Four ways to alleviate your workforce's money worries this winter
Author: Hannah Copeland, HR Business Partner at WorkNest
As people’s bills increase, so does the pressure on employers to offer some form of support.
Taking steps to support people’s financial wellbeing benefits your organisation just as much as it does your employees. One study, for example, found that 5% of people have taken time off work due to money worries, and 35% believe financial concerns are preventing them from performing their best at work.
With this in mind, here are some ways to alleviate your workforce’s money worries.
1. Review your benefits
Employee needs have changed. As such, a benefits package that worked a decade ago might not cut it today.
Have you asked employees what benefits they value most? Have you looked at which benefits are used most/never used? Have you designed your benefits package around offerings with ‘real’ value, or are you doing something tokenistic?
It might be that all you need is a refresh of what’s already available to employees. Do you have a health cash plan which covers things such as doctor’s appointments and dental work? If so, remind employees what’s covered and what money they could save.
2. One-off payments or hardship loans
A one-off payment is where an employer pays an amount of money to an employee with no obligation to pay it back. Hardship loans are payments made with the requirement that the money is paid back over a while through deductions from pay.
While popular, we recommend exercising caution around these sorts of solutions. According to the CIPD, the issue isn’t that pay growth is weak; prices are running even higher.
Therefore, whilst a one-off gesture might temporarily solve an employee’s financial deficit, will it sustain a healthy and self-managing improvement in their cost of living and quality of life? We would suggest not.
There are also questions of how much you pay, how often you pay and do all employees get it or just those on lower salaries. This opens up questions about fairness, and there may be legal pitfalls.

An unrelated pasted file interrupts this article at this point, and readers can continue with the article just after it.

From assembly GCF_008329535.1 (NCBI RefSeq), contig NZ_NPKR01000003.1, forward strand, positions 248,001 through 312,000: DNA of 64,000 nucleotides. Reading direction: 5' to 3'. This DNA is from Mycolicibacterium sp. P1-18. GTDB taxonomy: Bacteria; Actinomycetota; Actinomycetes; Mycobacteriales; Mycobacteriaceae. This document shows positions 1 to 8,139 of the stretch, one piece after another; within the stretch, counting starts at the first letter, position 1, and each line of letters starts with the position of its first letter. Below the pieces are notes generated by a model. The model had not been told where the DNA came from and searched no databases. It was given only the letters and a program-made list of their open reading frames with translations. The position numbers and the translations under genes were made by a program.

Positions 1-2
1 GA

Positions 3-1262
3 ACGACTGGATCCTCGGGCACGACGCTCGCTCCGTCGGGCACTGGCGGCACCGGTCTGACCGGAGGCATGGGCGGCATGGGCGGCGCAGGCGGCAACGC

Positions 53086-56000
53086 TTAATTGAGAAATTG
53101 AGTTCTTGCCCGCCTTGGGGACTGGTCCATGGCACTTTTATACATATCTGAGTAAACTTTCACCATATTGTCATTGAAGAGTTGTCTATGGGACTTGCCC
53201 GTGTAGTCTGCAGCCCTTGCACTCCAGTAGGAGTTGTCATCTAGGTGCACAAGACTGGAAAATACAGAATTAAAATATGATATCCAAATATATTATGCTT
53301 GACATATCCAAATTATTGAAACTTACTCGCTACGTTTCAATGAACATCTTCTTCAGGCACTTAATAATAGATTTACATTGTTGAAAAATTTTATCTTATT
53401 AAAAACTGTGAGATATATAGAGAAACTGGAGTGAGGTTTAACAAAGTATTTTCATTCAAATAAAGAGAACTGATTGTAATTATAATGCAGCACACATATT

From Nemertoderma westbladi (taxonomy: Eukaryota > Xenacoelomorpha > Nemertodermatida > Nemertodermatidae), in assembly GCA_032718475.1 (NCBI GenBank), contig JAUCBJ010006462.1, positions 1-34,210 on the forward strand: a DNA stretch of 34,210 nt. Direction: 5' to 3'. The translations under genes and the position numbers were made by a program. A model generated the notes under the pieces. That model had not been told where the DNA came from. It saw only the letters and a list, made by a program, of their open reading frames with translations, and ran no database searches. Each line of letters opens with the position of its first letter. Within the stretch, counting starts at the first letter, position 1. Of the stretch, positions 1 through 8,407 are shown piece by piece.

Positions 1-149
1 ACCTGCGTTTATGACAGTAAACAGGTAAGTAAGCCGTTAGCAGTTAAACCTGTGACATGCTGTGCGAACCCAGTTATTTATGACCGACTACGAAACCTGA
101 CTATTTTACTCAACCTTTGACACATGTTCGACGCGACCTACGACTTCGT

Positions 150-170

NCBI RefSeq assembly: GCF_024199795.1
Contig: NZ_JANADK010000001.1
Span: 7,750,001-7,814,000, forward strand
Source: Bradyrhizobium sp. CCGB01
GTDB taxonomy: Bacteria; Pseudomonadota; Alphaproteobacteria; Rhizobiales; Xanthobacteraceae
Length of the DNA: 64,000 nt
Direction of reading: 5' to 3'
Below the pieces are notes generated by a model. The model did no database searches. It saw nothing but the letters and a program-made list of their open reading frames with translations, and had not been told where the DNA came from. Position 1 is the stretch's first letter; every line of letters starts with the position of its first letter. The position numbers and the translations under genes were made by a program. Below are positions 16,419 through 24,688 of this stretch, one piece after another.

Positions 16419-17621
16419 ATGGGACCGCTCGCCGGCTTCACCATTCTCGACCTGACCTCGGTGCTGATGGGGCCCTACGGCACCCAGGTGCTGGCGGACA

Remember, as an employer, it’s not necessarily your job to provide financial help, but more so to spot the signs that employees may be struggling and steer them towards support.
3. Pay benchmarking and progression
With the cost of living, increase comes an influx of requests for pay rises, and it’s vital that employers can make evidence-based decisions.
Pay benchmarking is an excellent way to determine whether you are paying a competitive rate for your job roles and, when you get a request for a pay rise, decide whether you are willing to consider it.
If you decide against giving a pay rise, encourage employees to think about their next career step instead. So, while it might be a no right now, position your reply in a way which enables the employee to understand what needs to happen for them to move up to the next job level and how, with your support, they can learn and gain the skills to do so.
4. Cost-neutral initiatives
With the UK also experiencing a cost of doing business crisis, you may need to pay higher salaries or supplement wages. However, other cost-neutral ways exist to put money back into people’s pockets and help household budgets stretch further.
- Home/hybrid working to lessen or eliminate commuting and before/after-school costs
- Flexible hours to allow staff to cut their travel spending and capitalise on off-peak rates
- Free meals or a ‘community pantry’ where staff can donate and pick up essentials
- An internal advert board to promote skills and services employees can offer each other
- Covering any work-related costs or reimbursing employees more quickly
Consider ways to help employees that benefit your organisation too. Could you:
- Maximise existing incentive and commission schemes
- Pay for introductions for new hires, if you don’t already
- Pay for cross-referrals or business leads which turn into revenue
- Allow employees to sell some annual leave to gain some extra cash
- Suggest that employees cash in on a share save scheme
Above all, open the conversation. According to our poll, 60% of employers still haven’t spoken to their employees about the cost of living crisis. With 37% of employers saying they have received grievances from employees who feel underpaid due to salary inflation, doing nothing could be a costly mistake.